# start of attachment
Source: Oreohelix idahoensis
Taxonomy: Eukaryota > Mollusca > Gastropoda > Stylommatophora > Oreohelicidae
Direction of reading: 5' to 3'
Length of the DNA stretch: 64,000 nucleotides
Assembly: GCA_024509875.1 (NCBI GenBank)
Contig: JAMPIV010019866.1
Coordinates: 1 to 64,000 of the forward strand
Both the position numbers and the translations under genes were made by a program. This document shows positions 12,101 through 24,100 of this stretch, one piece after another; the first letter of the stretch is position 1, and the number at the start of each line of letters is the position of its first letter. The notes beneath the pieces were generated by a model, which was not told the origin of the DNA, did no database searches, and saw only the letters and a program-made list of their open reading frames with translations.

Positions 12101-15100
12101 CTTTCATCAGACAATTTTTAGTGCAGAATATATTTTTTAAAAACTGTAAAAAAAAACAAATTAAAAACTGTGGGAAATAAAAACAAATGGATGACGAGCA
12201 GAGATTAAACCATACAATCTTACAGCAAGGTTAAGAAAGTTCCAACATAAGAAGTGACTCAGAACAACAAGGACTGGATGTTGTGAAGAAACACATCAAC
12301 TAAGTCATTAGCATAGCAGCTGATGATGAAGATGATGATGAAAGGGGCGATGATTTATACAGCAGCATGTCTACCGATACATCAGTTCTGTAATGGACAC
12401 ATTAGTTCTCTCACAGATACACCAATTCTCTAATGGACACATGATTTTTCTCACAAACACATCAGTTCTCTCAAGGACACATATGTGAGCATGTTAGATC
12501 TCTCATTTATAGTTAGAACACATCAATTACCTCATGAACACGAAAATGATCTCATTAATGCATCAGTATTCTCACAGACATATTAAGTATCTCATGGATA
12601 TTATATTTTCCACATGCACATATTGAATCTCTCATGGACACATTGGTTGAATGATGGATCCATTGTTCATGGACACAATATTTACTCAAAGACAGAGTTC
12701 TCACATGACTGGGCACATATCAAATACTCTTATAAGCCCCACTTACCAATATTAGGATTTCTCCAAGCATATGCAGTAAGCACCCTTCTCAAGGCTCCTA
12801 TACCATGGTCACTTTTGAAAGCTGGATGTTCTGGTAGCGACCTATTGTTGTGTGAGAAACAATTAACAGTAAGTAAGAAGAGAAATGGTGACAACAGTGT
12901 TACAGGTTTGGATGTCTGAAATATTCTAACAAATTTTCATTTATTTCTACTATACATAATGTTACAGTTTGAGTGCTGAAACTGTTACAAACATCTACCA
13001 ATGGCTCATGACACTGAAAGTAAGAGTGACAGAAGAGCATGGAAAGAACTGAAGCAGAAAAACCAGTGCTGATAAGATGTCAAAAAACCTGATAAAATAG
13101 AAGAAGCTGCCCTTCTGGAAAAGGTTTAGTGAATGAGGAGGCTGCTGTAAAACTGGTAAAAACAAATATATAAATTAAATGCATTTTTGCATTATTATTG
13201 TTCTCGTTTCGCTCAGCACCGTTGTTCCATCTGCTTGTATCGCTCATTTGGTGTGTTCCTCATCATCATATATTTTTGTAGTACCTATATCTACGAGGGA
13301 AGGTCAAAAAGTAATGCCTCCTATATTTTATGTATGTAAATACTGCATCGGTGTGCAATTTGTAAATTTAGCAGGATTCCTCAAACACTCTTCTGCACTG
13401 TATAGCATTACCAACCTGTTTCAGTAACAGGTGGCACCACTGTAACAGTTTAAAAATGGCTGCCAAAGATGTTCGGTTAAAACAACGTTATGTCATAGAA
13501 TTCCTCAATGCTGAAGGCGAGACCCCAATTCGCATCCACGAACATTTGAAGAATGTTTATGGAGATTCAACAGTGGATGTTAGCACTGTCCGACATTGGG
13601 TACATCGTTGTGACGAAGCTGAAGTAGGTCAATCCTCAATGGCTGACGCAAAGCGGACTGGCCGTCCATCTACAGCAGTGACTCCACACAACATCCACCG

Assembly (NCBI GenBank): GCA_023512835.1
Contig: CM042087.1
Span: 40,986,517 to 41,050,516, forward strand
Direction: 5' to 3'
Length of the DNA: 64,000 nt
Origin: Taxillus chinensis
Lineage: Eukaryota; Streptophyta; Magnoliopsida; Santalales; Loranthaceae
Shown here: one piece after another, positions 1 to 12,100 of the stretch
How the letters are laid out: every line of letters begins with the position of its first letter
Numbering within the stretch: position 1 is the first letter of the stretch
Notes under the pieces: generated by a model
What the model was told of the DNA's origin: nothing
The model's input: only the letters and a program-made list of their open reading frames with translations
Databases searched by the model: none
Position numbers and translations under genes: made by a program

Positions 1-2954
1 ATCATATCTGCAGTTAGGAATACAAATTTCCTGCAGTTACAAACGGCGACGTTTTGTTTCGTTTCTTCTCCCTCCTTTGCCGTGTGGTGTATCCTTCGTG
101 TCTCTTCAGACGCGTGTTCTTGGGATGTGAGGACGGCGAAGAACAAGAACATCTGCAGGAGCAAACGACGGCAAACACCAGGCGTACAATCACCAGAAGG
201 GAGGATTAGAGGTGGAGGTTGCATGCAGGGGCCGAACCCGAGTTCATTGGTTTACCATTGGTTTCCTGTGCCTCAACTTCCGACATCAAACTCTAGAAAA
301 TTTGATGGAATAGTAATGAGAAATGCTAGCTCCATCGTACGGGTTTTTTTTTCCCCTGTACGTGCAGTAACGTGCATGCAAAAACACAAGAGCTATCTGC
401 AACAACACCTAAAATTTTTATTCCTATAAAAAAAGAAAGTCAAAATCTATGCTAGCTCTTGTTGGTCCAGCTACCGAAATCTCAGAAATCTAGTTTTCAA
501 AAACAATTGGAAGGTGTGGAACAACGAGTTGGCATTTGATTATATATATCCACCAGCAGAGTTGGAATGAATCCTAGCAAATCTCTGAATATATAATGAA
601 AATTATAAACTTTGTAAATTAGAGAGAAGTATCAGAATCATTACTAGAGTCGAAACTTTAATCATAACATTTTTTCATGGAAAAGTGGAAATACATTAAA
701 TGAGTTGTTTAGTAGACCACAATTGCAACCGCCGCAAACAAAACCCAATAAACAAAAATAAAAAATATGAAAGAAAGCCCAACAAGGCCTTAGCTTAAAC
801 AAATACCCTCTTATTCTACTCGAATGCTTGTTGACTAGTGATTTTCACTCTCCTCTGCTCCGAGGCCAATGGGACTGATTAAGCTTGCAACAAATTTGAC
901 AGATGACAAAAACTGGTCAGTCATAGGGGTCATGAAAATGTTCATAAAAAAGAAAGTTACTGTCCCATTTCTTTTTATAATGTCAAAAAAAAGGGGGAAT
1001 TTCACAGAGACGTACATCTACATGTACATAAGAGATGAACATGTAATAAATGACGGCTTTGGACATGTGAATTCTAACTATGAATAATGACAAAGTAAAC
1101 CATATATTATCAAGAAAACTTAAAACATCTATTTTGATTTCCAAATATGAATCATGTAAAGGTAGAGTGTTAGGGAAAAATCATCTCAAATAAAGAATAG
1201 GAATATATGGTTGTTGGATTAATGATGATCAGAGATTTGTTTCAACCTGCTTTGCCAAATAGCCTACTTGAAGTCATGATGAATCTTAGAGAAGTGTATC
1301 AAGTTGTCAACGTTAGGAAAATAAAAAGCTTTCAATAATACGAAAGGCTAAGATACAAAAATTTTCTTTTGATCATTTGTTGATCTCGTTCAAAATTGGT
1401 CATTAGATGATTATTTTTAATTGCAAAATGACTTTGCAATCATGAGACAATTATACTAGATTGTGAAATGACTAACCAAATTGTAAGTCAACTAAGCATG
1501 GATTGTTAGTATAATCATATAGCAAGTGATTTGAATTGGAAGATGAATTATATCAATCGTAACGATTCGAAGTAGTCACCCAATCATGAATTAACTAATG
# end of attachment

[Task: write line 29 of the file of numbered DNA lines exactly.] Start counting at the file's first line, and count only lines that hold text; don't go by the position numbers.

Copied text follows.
Direction: 5' to 3'